BP Connection? Oil Traces Found in Pelican Eggs Far from Gulf
Researchers for the state Department of Natural Resources have found evidence of petroleum compounds and the chemical used to clean up the oil in the eggs of pelicans nesting in Minnesota.
Scientists are looking for pollutants on a western Minnesota lake that is home to the largest colony of American White Pelicans in North America. About 34,000 adult pelicans will raise some 17,000 chicks this year on islands in Marsh Lake.
What’s most eye-catching is the high percentage of eggs showing petroleum:
Petroleum compounds were present in 90 percent of the first batch of eggs tested. Nearly 80 percent of the eggs contained the chemical dispersant used in the gulf.
“This high percentage really surprised me,” said Carroll Henderson, the DNR’s non-game Wildlife Program supervisor.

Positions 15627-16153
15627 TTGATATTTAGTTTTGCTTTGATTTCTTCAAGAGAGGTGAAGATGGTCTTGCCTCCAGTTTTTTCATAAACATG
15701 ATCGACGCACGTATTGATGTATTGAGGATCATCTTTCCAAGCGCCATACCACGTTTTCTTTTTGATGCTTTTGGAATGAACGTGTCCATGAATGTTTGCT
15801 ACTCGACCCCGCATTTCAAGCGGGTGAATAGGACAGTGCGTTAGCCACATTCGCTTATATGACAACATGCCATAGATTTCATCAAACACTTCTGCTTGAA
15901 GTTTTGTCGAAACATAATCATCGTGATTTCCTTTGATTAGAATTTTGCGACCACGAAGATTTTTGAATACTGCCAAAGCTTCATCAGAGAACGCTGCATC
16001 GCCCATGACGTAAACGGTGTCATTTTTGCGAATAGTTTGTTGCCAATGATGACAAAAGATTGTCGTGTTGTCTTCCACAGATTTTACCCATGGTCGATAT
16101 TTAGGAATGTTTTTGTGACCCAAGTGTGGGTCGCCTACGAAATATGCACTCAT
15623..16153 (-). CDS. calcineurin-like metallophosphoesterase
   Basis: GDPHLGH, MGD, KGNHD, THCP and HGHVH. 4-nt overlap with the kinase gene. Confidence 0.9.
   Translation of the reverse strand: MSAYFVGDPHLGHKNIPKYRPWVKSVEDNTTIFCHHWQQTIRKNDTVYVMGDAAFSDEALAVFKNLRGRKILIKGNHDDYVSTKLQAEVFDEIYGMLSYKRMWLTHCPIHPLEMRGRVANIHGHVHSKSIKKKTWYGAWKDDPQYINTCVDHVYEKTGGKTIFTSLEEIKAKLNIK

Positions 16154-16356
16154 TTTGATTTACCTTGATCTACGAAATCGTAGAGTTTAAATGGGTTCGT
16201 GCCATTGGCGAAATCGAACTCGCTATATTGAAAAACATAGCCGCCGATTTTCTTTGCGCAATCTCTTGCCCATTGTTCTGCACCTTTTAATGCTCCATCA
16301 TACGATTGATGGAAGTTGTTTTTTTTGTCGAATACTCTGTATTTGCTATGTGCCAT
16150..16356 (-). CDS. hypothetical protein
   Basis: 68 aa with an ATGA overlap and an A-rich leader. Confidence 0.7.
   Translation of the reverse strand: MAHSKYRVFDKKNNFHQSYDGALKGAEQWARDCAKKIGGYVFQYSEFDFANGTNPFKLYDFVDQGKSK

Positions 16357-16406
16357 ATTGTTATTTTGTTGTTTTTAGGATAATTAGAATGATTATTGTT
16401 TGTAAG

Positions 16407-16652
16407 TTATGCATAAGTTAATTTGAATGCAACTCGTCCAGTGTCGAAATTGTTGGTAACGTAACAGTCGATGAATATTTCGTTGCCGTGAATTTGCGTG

Henderson cautions that the results are still too preliminary to draw any conclusions as there are no tests of eggs before the spill to compare them to. But he said the results raise a lot of questions.
“While many more tests are needed, this is not good news,” says Doug Inkley, senior scientist with the National Wildlife Federation. “Instead of quickly breaking down, oil and dispersant could be entering the food chain, persisting and being passed on to the next generation.”
To be clear, we don’t know if the petroleum found in the pelican eggs is tied to the BP oil spill. However, the National Wildlife Federation continues to find pervasive oil in coastal Louisiana marshes in key wildlife habitat.